White knights

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Pork usually comes in at a lower purchase point than red meat, but you can sell it for a comparable price on your menu.

Shove over, red meat—there’s a new kid in town. Michelle Starr reports

Red meat has enjoyed a long reign as King of the Menu. Succulent and versatile, it seemed it could do no wrong. However, in recent years, white meats are forming a firm—and indispensible—section on pretty much any menu you’ll see.

Between a growing interest in experimentation, a constant stream of health information, and searching for cheaper alternatives to that prime cut of beef in an uncertain economic climate, patrons eating out (and home cooks) seem to be more willing to forego the wagyu in favour of pork belly, or the T-bone in favour of a chicken schnitzel. “Pork has been relatively consistent in price,” says Mitch Edwards from Australian Pork. “Where there have been increases in price, pork still remains competitive against competing red meats, like beef and lamb. In times of economic downturn, whether you’re a chef or a cook at home, you’re more conscious of your spend. If you’re looking at a cut-to-cut basis or a menu presence-to-menu presence basis, pork will generally come in at a lower purchase point to a restaurant, but it will have a similar menu price point.”

So, if you pay a few bucks less for a cut of pork compared to a cut of lamb, but can charge the same price for both cuts on the menu, it would make sense to promote the pork dish—it carries a higher profit margin. Or you can pass some of the savings on to the customer.

Cost aside, though, pork has undergone something of an image makeover in recent years. A few years back, pork was something that people ate either as a roast on special occasions or grilled-to-leather pork chops, when trichinosis was much more common and overcooking pork in particular was seen as a way to minimise the chance of infection. Now, the scare forgotten, pork cuts have really come into their own, both the lean cutlets and steaks and the richer, more succulent bellies and cheeks.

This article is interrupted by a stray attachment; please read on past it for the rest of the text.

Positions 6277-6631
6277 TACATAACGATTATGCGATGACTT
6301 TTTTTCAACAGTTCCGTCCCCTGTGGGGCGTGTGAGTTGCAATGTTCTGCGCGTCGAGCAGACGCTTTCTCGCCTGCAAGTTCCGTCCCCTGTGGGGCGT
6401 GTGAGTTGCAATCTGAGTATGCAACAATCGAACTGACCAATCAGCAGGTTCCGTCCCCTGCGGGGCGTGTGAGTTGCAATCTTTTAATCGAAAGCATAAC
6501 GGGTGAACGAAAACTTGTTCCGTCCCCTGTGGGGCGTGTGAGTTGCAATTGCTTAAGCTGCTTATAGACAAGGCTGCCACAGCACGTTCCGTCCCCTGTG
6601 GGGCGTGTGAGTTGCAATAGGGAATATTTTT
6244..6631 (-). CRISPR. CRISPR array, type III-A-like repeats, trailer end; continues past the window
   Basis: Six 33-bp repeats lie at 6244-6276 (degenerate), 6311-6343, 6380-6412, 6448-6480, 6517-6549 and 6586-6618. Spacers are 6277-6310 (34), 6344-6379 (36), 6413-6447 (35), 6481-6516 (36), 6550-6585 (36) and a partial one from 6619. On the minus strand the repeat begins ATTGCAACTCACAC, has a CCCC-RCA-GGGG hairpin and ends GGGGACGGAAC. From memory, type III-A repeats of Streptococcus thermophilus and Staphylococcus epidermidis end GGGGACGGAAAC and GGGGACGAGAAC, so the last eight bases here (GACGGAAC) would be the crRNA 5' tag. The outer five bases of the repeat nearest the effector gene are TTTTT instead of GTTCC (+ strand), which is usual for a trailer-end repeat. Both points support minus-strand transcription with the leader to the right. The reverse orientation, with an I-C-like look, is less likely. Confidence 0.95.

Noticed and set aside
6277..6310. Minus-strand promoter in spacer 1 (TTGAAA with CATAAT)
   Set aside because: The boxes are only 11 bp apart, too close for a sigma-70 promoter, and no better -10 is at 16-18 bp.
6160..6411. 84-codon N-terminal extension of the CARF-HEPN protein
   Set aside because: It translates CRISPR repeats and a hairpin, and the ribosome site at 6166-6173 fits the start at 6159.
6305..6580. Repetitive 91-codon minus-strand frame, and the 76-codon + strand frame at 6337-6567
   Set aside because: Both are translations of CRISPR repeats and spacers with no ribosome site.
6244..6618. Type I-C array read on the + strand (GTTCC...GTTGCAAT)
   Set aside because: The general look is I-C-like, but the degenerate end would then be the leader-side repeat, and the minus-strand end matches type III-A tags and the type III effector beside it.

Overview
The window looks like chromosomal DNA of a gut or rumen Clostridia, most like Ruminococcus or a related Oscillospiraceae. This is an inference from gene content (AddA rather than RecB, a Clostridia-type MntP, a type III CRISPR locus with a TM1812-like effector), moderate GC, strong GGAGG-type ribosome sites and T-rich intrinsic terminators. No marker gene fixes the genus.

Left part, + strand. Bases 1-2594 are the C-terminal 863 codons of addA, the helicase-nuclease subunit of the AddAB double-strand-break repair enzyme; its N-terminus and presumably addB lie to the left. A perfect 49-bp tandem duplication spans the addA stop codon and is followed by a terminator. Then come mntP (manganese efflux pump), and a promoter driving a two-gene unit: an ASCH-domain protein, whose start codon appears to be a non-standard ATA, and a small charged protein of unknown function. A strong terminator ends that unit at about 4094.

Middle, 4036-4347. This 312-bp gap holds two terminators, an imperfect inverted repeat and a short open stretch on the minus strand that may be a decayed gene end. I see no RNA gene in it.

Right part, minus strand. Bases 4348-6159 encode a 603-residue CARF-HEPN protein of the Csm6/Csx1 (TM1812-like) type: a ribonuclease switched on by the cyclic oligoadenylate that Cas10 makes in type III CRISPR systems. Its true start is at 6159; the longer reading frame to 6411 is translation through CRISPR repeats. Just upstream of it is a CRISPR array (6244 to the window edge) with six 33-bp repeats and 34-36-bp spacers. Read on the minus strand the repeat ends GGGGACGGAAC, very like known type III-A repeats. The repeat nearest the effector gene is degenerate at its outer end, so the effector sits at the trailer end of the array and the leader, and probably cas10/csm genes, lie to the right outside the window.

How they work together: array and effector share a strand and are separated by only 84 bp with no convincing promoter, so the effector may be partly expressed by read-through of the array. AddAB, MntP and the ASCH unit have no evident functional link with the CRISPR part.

“We have worked on dispelling some of the myths of pork,” says Edwards. “People felt that pork had to be cooked well when, in actual fact, pork is best when it’s cooked to the stage when it has a hint of pink. Pork can be served as rare as beef and can be served with total safety.” As a result, we have grown to appreciate pork as a meat that is juicy and tender rather than dry and leathery.

And then there’s moisture-infused pork, which, through a process of moisture injection, allows the meat to maintain its savour without drying out.

“Restaurants embracing pork and doing different things with it is making a difference, too,” says Scott Martin from Hormel. “Rather than just pork chops and things, they’re really getting quite inventive. And pork belly is becoming big; and that then leads off to other things.”

Admittedly, chicken has always had a more or less unshakeable menu presence. Nevertheless, it, too, seems to be gathering momentum as a menu option—partially due, no doubt, to the fact that chicken is invariably cheaper than red meat, a particular consideration when the average patron spend is lowering.

“Chicken doesn’t have the price variations of red meat,” says Andrew Logan from Steggles. “Lamb, for example, often sees fairly seasonal price changes, where its availability changes, whereas chicken’s available year-round, so it has a consistent price.”

That year-round availability, coupled with stable pricing, are only part of it, though; chicken is a versatile meat, suitable for many formats,